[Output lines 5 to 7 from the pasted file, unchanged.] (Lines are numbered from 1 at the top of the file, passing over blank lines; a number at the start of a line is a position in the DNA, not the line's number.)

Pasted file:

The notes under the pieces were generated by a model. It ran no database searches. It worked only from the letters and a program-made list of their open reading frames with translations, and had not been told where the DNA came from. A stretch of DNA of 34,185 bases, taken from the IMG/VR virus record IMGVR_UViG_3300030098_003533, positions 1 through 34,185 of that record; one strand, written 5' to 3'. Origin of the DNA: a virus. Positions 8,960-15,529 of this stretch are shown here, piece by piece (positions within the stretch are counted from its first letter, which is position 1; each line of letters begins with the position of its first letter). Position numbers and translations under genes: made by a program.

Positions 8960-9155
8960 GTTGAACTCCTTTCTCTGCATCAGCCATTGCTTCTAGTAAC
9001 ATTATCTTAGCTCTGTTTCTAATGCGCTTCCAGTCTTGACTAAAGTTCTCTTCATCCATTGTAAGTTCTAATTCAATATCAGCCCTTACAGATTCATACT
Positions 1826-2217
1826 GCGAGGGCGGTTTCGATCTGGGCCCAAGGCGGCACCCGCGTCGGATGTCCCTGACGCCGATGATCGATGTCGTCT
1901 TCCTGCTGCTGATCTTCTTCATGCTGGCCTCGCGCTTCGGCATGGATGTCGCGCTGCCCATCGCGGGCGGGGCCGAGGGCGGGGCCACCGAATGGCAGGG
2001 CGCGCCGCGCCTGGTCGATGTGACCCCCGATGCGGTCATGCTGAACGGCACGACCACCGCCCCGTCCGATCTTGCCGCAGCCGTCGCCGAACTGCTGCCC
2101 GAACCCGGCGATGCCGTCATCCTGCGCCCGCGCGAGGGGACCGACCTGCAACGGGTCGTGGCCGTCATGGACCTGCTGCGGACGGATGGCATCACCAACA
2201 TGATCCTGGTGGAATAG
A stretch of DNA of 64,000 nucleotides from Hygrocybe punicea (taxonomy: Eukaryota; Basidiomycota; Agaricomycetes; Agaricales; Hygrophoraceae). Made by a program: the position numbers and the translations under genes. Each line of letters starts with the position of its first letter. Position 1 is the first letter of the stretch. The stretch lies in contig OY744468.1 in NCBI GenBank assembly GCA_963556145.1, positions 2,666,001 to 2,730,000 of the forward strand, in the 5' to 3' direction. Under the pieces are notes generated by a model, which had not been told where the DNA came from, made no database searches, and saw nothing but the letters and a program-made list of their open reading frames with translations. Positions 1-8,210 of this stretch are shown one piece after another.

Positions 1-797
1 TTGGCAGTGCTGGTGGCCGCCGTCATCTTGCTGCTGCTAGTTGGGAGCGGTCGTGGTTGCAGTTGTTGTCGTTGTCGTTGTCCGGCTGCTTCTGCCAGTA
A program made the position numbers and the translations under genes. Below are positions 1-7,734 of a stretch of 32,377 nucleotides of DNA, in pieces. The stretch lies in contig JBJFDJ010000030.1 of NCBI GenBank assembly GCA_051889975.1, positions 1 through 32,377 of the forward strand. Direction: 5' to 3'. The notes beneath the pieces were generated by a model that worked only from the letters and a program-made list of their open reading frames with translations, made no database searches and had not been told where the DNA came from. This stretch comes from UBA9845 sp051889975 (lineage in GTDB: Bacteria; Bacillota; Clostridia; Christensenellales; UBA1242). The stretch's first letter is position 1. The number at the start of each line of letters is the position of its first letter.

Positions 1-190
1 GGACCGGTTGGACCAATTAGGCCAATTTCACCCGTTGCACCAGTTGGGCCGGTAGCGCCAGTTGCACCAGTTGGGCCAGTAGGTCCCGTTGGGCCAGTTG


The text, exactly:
Positions 1826-2217
1826 GCGAGGGCGGTTTCGATCTGGGCCCAAGGCGGCACCCGCGTCGGATGTCCCTGACGCCGATGATCGATGTCGTCT
1901 TCCTGCTGCTGATCTTCTTCATGCTGGCCTCGCGCTTCGGCATGGATGTCGCGCTGCCCATCGCGGGCGGGGCCGAGGGCGGGGCCACCGAATGGCAGGG